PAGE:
Autostereoscopic. Ever heard that term before? Philips hopes you'll be hearing a lot more of it, and yesterday announced a line of Quad Full Autostereoscopic 3D HDTVs during a 3D event in Hollywood.
A Quad-HDTV means it's screen resolution checks in at 3840x2160 (8.29 million pixels), or four times that of the highest HDTV standard, and otherwise known as 2160P. Combined with autostereoscopic technology, the end result is that 3D images can be made to look believable without having to wear those funky glasses or other specialized headgear. Instead, images target a specific eye, but rather than require a strict viewing angle, Philips says its 56-inch HD 3D display has a generous 160-degree viewing angle.
As expected, first-run products won't come cheap with early rumblings putting this TV in the $25,000 ballpark. But Philips isn't the only one pushing 3D technology - Toshiba and Sanyo have both said they're working on competing autostereoscopic displays, which could drive down the price if this technology takes off.
In what's sure to elicit Tim Allen-like grunts, Philips has unveiled its Pronto TSU9800 touchscreen remote control. The new models retains all the same features as the previous model (TS9600), but upgrades to a bigger full-size 6.4-inch VGA display. Also new to the TSU9800:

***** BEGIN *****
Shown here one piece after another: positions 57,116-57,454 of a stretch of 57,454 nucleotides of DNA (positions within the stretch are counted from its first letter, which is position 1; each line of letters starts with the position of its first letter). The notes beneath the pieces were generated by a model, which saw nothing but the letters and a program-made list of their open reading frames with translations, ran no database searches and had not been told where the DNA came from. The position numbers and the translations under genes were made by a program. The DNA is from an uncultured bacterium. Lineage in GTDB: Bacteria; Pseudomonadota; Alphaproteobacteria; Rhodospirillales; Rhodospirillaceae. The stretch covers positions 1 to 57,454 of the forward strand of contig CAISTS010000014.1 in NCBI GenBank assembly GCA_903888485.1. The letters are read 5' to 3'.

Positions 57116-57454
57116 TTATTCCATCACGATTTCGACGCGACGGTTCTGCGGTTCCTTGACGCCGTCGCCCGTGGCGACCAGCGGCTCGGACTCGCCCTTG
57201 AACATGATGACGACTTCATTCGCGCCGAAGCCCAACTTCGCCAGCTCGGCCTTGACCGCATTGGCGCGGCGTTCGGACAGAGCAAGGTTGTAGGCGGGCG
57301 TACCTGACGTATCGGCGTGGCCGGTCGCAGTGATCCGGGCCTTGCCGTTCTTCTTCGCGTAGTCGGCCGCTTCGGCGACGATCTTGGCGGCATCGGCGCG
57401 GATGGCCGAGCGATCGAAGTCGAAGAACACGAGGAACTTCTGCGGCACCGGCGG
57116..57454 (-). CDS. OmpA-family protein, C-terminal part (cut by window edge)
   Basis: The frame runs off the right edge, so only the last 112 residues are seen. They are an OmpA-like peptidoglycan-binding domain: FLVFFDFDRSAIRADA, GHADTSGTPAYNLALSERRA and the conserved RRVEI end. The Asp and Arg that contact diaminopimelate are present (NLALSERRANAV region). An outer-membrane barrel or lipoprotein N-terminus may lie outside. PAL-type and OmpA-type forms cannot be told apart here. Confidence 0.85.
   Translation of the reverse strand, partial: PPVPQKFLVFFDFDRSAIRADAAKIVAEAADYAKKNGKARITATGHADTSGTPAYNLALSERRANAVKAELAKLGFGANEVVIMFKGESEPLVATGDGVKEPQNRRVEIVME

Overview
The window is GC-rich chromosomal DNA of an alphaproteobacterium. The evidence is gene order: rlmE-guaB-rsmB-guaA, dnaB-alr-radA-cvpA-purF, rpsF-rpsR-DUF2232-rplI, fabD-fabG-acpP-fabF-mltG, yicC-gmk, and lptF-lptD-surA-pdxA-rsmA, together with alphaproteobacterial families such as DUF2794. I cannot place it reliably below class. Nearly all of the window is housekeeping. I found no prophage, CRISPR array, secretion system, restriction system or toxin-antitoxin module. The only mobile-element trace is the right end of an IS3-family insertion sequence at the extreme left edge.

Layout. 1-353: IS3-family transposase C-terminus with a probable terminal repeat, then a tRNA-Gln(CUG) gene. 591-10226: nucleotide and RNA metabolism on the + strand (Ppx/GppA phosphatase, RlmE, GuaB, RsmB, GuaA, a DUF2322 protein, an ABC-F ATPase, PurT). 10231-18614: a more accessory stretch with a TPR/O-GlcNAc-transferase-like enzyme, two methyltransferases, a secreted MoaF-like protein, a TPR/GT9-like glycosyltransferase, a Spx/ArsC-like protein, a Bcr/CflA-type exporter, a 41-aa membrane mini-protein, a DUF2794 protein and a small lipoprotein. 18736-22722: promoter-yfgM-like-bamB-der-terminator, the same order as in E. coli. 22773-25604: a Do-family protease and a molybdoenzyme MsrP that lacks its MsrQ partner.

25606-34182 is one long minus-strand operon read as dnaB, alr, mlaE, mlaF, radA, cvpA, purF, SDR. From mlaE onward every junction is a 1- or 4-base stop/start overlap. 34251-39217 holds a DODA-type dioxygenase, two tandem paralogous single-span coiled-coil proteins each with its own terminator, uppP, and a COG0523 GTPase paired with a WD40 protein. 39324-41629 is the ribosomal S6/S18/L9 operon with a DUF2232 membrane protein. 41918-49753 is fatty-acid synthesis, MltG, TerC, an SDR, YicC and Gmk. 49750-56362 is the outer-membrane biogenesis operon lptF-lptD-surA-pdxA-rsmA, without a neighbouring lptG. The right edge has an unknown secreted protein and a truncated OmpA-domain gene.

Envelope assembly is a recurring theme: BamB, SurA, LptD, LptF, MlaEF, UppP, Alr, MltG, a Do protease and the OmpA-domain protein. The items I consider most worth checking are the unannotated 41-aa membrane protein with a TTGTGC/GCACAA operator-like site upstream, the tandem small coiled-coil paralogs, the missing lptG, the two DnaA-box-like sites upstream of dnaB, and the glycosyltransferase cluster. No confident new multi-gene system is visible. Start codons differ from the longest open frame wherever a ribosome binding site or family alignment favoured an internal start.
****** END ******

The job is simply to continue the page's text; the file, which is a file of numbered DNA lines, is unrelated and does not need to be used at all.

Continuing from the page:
Two more buttons + optical rotary wheel
Pronto Link support (allows a homeowner to control home theaters, lights, temperatures, security, and multi-room audio systems via a single remote)
Advanced two-way functionality by receiving feedback from RS-232 or IP-controlled devices in real-time
Philips is offering an optional accessory allowing users to mount the remote to any wall or table top, and will also make available two extenders for integrating into with home controls.
Blu-ray may have won the high-definition format war, but the spoils haven't exactly been anything to brag about. Saddled with high prices, consumers have been turning the other cheek in favor of upscaled DVDs and an increasing emphasis on movie downloads, which looks to get even more popular this fall. But that could all change if 3D movies prove popular for home setups.
Leading the charge is Philips, who will demonstrate 3D on Blu-ray later this month at IFA 2008.The demo is expected to show how Philips' 2D-plus-Depth content format can be applied to Blu-ray, which would open the door for 3D movies to be shown on a variety of displays. Whether or not that matters to home theater buffs remains to be seen, but with a growing amount of 3D movies released on the big screen, those that missed the theater debut would still be able to relieve the experience at home, minus the ginormous screen.
Does this give Blu-ray the edge it needs to gain popularity points?
We’ll try anything that immerses us more deeply in a game. We dig hardware that breaks down the barriers between a fantasy universe and our everyday real world. But we had to suppress a giggle when Philips first demonstrated its amBX system of colored lights, whirring fans, and vibrating wrist pads.